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Saku Koivu feels Max Pacioretty's pain

Former Canadiens captain knows what kind of heat current Montreal leader is taking

by Dave Stubbs @Dave_Stubbs / NHL.com Columnist

TORONTO -- Saku Koivu knows a thing or two about the pressures of being captain of the Montreal Canadiens.

So Koivu, 41, a native of Turku, Finland, knows what current captain Max Pacioretty is going through these days, the latter being criticized by the media and Montreal's fan base for a perceived lack of leadership on a Canadiens team that failed to make the Stanley Cup Playoffs last season.

"It's not easy, but obviously you have to kind of keep the focus on what you're doing and not let the nonsense have an effect on you," said Koivu, who has been at the World Cup of Hockey 2016 as an advisor to Team Finland. "It's not easy when you read these types of (negative) things, but people who work in the hockey business, and the players, know they're not true."

Pacioretty was elected by teammates as the 29th captain in Canadiens history on the eve of last season's training camp, and now he finds himself in the same crosshairs that once were trained on Koivu.

The Canadiens won a season-opening, franchise-record nine straight games last season before injuries to goalie Carey Price and forward Brendan Gallagher derailed their season.

Many have claimed Pacioretty's lack of leadership was a large part of the reason the Canadiens skidded badly last season. And in recent days, a French-language radio commentator in Montreal claimed that he'd been told by a group of people, whom he would not identify, that Canadiens coach Michel Therrien had told them at a golf tournament that Pacioretty was the worst captain in Montreal's history.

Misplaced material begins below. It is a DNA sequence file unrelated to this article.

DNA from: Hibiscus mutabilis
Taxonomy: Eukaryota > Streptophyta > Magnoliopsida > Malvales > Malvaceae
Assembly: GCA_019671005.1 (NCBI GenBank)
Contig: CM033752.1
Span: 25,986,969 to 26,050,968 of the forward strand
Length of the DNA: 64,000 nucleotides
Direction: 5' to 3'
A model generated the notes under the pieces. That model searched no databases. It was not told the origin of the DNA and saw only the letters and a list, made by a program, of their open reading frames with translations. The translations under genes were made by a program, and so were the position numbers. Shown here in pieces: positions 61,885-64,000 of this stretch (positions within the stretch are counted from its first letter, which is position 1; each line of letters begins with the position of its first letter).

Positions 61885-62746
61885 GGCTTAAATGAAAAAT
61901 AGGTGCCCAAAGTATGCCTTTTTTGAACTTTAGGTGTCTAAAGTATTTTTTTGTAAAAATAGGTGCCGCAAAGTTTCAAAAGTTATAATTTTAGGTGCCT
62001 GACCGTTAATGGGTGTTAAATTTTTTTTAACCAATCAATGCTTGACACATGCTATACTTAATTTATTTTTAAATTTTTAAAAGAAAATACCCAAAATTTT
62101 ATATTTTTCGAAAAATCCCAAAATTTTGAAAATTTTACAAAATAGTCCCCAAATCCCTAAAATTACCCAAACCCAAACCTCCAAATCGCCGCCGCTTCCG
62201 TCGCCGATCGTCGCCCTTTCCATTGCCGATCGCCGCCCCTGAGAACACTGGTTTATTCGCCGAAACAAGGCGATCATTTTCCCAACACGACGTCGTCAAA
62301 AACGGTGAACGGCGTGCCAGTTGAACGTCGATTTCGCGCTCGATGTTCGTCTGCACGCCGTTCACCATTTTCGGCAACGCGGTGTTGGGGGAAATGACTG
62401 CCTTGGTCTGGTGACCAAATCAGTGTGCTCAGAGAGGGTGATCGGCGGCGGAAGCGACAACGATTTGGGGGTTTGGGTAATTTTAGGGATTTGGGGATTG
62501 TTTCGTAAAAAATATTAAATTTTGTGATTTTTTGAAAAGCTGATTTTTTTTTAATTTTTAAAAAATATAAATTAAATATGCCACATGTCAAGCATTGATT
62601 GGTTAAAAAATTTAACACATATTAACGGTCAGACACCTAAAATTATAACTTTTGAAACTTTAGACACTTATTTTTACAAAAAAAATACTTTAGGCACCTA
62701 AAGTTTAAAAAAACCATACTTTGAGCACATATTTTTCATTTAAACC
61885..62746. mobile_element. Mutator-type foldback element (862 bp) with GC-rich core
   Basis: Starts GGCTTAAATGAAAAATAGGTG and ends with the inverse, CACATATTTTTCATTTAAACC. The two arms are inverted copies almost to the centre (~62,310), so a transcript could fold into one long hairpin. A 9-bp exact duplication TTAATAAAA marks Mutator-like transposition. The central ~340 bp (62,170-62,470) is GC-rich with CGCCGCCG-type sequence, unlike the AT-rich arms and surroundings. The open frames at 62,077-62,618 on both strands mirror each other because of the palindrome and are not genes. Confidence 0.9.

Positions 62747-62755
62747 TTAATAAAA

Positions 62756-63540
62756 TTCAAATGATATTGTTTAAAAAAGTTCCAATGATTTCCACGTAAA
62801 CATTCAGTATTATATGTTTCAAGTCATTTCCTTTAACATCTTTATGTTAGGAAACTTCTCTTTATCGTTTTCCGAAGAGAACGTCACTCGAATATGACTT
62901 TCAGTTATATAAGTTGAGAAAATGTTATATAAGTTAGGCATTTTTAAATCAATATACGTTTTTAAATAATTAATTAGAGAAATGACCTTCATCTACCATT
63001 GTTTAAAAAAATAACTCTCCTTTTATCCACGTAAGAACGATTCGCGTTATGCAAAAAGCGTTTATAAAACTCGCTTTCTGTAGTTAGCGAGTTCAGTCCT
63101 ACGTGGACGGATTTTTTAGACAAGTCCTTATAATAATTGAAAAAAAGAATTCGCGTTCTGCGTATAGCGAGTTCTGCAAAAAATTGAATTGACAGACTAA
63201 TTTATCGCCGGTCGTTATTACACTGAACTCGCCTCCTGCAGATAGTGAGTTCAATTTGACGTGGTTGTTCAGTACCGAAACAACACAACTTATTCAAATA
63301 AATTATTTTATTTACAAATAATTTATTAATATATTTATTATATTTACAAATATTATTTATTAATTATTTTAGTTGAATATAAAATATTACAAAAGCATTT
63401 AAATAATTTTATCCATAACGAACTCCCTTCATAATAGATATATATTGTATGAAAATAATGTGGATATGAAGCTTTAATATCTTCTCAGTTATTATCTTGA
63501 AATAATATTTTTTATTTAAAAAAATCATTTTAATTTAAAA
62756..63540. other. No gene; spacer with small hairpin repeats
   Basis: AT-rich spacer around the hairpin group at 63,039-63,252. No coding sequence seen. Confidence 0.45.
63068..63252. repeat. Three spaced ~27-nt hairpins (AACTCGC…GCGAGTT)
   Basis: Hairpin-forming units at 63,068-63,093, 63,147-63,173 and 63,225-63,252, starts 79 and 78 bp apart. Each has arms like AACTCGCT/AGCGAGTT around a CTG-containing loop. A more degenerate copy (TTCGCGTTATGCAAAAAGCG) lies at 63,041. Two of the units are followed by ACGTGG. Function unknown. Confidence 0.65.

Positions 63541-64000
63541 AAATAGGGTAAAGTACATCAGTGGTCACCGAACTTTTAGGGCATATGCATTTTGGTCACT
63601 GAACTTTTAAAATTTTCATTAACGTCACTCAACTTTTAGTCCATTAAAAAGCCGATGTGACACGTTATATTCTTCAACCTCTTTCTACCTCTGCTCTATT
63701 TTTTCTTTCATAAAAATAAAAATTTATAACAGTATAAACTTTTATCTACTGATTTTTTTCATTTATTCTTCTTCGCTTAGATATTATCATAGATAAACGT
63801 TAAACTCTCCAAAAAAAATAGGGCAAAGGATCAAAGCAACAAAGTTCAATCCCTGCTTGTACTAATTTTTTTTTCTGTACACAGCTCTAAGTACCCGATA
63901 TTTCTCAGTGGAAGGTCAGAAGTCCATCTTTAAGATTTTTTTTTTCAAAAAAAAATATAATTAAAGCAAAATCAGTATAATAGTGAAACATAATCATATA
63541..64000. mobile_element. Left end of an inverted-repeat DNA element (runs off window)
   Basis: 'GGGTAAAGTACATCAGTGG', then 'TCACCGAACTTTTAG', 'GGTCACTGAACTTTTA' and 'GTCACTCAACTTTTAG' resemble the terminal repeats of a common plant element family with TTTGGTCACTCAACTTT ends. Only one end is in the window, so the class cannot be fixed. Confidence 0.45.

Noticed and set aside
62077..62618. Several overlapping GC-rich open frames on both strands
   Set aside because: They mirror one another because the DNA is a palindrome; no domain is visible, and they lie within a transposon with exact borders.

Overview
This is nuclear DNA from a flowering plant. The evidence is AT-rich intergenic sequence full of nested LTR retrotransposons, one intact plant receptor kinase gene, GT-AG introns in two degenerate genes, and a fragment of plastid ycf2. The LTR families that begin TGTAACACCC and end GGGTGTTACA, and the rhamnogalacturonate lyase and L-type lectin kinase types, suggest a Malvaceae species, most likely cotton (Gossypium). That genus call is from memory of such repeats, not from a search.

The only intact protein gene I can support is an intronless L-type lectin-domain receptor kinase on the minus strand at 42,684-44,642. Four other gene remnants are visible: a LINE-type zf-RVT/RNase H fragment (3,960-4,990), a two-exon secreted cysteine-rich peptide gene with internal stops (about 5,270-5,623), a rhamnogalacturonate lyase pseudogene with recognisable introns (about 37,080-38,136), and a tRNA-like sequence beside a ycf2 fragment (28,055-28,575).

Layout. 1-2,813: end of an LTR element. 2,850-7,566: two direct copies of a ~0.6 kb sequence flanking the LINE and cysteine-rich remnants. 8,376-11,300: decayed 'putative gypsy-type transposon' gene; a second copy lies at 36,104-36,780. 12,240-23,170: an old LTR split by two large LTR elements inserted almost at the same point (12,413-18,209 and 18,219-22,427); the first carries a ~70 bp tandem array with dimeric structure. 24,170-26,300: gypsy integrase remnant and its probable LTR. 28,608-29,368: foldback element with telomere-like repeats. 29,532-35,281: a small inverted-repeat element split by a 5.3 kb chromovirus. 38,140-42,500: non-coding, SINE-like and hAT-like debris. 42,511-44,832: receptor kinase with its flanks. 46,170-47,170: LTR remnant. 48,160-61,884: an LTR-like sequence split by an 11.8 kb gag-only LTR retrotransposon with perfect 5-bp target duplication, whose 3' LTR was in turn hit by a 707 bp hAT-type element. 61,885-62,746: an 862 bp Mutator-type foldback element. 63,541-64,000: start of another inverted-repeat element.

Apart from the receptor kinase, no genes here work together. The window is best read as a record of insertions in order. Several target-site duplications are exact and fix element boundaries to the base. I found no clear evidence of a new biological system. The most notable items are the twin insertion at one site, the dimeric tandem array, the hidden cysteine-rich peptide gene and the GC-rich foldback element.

Therrien angrily denied the claim this week at the Canadiens' annual charity golf tournament and said he has a good relationship with Pacioretty.

Pacioretty's life was made no easier at the World Cup when he was called out by Team USA coach John Tortorella for his pretournament performance, then had a turnover against Team Canada that resulted in a goal in a must-win game.

Koivu was no stranger to controversy during his time in Montreal. He played 792 regular-season games over 13 seasons for the Canadiens from 1995-2009, skating another 54 in the Stanley Cup Playoffs. Selected by Montreal in the first round (No. 21) of the 1993 NHL Draft, he would be elected Montreal's 27th captain by his teammates on the eve of the 1999-00 season.

Koivu, the first European to hold that honor, was captain for 563 games from 1999-2009 (interrupted by the 2004-05 lockout).

He signed with the Anaheim Ducks in the summer of 2009 and played his final five NHL seasons in California, retiring before the start of the 2014-15 season.

During his decade as captain of the Canadiens, Koivu regularly took heat from some in the media for the fact he didn't speak French, the official language of Quebec. And he was criticized at times for his leadership of an underachieving, often weakly built team that missed the playoffs four times during his decade as captain.

Yet he remains, to the vast majority, one of the most popular Canadiens in recent memory, having waged a successful public battle against non-Hodgkin's lymphoma from which he emerged to establish a foundation that raised the funds required to purchase a vital piece of cancer-treatment equipment for the Montreal General Hospital.

"I feel that you truly find who your friends and true supporters are when you go through some tough times and adversities," Koivu said when he retired two years ago. "When times were the toughest, that's when the fans were the loudest in Montreal."

And he believes that Pacioretty has and deserves support as captain of the Canadiens.

"Those are unfortunate things to hear about Max but I wouldn't waste any time on them," he said. "I've heard nothing but good things - great things - about him and the way he's handling himself as captain."

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